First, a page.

Rapture is unapologetic in how disturbing it’s presented. There is a lot of beautiful scenery, but all of it is a little off-putting when it’s also filled with bloody bodies, dismembered corpses, and overgrown plants. It clearly hasn’t been long since disaster brought Rapture low, as there are still plenty of survivors, but the dead are in abundance. In fact, it’s the survivors that add some of the most off-putting elements to the atmosphere of the game, as they’ve not only been driven mad, but are often depicted with disfigurements only really noticeable when they get up close. And get up close they will, as a lot of the enemy tactics revolve around rushing at Jack, closing the distance to tilt the tables in their favor.

Then there’s the issue of the Big Daddies and Little Sisters. While you don’t find out a lot about the creation of the Big Daddies in the first game, you learn enough to know that they are determined to defend their personal Little Sister to the death. The parent-child bond is made incredibly strong between these two, which is even creepier when later explanations make it clear that the two are not generally parent and child before the transition. The Big Daddies are hulking brutes, trapped forever in a diving suit, while the Little Sisters are sallow, hollow-eyed girls, toting around syringes with which to drain dead bodies of their magical life force (ADAM). That sort of interconnectedness could actually be considered as sweet in other genres, but, because the choice is taken away from both in Bioshock, it’s very clearly a disturbing relationship. It adds to the sense of wrong that permeates throughout the game, and continues to resonate long after the encounter with Sander Cohen.

The Humor

Bioshock is NOT a funny game. It isn’t meant to be. But, like so much of horror, it’s clear that there is a purpose for humor to get dropped in once in a while. Within Bioshock, the humor is largely contained within the quick snippets of dialogue, and CAN serve as a tension break, provided said dialogue comes in a quieter moment. There are also plenty of times where the humor helps to underscore how disturbing the scene unfolding before you actually is; for example, everything related to Dr. Steinman has an air of humor to it, and he’s definitely not an amusing character. Finally, the humor sometimes appears in places to actually set up the player for a bigger emotional reaction. Look no further than most of what Atlas asks of you, especially before you approach Andrew Ryan’s office.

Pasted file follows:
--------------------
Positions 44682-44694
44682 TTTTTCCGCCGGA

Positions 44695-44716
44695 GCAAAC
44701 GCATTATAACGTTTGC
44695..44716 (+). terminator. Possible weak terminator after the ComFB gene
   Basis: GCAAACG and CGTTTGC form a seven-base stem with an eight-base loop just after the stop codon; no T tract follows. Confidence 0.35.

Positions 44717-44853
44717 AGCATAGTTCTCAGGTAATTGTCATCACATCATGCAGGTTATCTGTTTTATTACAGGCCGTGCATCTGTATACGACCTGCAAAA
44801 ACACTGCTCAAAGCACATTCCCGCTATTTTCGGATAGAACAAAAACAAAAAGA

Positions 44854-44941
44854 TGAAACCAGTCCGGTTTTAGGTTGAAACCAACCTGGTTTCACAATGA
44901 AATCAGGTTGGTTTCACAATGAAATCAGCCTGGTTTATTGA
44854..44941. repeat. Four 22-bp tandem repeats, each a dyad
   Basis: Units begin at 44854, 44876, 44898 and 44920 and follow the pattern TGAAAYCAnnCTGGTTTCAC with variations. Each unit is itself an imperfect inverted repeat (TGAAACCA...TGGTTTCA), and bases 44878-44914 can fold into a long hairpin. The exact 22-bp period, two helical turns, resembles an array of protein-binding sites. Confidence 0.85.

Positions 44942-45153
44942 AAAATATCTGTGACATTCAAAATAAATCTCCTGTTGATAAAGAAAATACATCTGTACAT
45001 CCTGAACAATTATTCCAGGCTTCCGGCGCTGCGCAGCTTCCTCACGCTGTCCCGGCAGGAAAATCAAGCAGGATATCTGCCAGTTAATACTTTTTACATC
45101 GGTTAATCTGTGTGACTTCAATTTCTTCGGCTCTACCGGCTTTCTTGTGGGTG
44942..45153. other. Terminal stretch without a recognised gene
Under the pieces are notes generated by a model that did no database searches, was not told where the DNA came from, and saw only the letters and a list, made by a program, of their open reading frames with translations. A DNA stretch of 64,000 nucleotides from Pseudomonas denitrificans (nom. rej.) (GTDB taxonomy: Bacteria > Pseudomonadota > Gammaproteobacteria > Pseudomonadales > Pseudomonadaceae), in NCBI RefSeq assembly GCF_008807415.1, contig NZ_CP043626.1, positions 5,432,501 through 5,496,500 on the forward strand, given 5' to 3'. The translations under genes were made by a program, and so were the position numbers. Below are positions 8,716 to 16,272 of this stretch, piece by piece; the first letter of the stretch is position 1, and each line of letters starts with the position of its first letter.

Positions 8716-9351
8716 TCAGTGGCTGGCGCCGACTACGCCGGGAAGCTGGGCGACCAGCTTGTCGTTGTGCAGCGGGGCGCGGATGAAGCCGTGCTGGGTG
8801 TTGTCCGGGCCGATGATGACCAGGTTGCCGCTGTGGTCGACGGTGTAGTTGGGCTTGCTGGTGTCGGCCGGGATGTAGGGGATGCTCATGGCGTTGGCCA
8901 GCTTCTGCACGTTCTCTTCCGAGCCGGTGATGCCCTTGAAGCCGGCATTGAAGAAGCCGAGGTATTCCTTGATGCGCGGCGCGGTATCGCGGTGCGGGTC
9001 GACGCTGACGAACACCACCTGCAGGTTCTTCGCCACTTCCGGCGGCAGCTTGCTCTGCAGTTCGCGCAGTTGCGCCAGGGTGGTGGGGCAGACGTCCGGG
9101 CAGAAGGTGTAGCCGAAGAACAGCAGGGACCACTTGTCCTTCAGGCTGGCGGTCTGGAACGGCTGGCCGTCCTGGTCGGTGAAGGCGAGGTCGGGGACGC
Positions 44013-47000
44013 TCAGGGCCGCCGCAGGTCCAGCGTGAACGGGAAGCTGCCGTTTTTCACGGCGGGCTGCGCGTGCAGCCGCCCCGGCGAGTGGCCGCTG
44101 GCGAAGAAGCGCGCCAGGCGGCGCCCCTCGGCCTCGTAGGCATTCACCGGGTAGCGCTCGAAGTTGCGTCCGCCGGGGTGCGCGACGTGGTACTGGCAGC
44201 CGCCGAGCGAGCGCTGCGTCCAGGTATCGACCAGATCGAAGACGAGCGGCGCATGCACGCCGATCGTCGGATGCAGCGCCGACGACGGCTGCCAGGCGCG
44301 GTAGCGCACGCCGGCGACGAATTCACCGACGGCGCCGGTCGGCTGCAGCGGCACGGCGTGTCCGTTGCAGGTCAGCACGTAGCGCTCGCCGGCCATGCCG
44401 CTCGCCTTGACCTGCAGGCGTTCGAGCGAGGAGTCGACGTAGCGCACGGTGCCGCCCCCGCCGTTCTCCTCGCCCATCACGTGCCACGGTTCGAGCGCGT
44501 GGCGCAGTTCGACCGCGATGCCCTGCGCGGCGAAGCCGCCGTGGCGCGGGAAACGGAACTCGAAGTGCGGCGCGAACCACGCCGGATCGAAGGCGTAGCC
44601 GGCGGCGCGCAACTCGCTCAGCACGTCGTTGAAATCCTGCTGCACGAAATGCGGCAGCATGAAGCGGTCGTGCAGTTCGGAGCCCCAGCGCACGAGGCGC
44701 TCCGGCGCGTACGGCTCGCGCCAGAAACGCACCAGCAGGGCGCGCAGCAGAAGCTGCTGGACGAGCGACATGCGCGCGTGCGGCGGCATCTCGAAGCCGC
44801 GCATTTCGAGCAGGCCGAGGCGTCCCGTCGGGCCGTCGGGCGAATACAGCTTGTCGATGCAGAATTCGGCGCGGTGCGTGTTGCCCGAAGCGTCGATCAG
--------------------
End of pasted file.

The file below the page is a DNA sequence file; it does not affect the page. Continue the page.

The Monsters

Not to take away from the Big Daddies that exist throughout the game, but they’re honestly probably even more of victims than Jack is. The true monsters are the splicers; people who got so comfortable with having everything they ever dreamed of, they decided to take one step further and start changing their very genetic code. In some ways, it could be seen as an extreme end-game to the concepts of Objectivism, but, either way, it really helps set up the world as being wrong and frightening. The bodies that lay scattered around are most likely their close friends and neighbors, but, once the switch was flipped and madness became the rule of Rapture, they were forgotten. Madness certainly is the rule, and the splicers, in all of their varied forms, serve to show how, in a world such as Bioshock‘s, sanity is not far from the razor’s edge.

In fact, the splicers are so effective as monsters (even when they AREN’T actively trying to kill Jack), they ultimately mute the power of the game’s final boss. Instead of continuing to ramp up the fear and general wrongness of the enemies, the game ends with a fairly standard boss-fight, albeit one with a satisfying finish.

The Take-Away

Bioshock is not a perfect game, and, in many ways, it isn’t really a horror game. That said, it certainly plays with a lot of atmospheric creep, a pervading sense of always being watched, and the question of free will. Its strong visuals and steady reminders of just how close to “normal” this world could be help to keep the player unsettled. The morality aspect of the game isn’t remarkable, but it does help ground Jack in something other than simply running around, shooting people with lightning before braining them with a wrench. If you’re looking for a game that has some scares, but asks its audience to think more than jump, would you kindly consider giving Bioshock a look?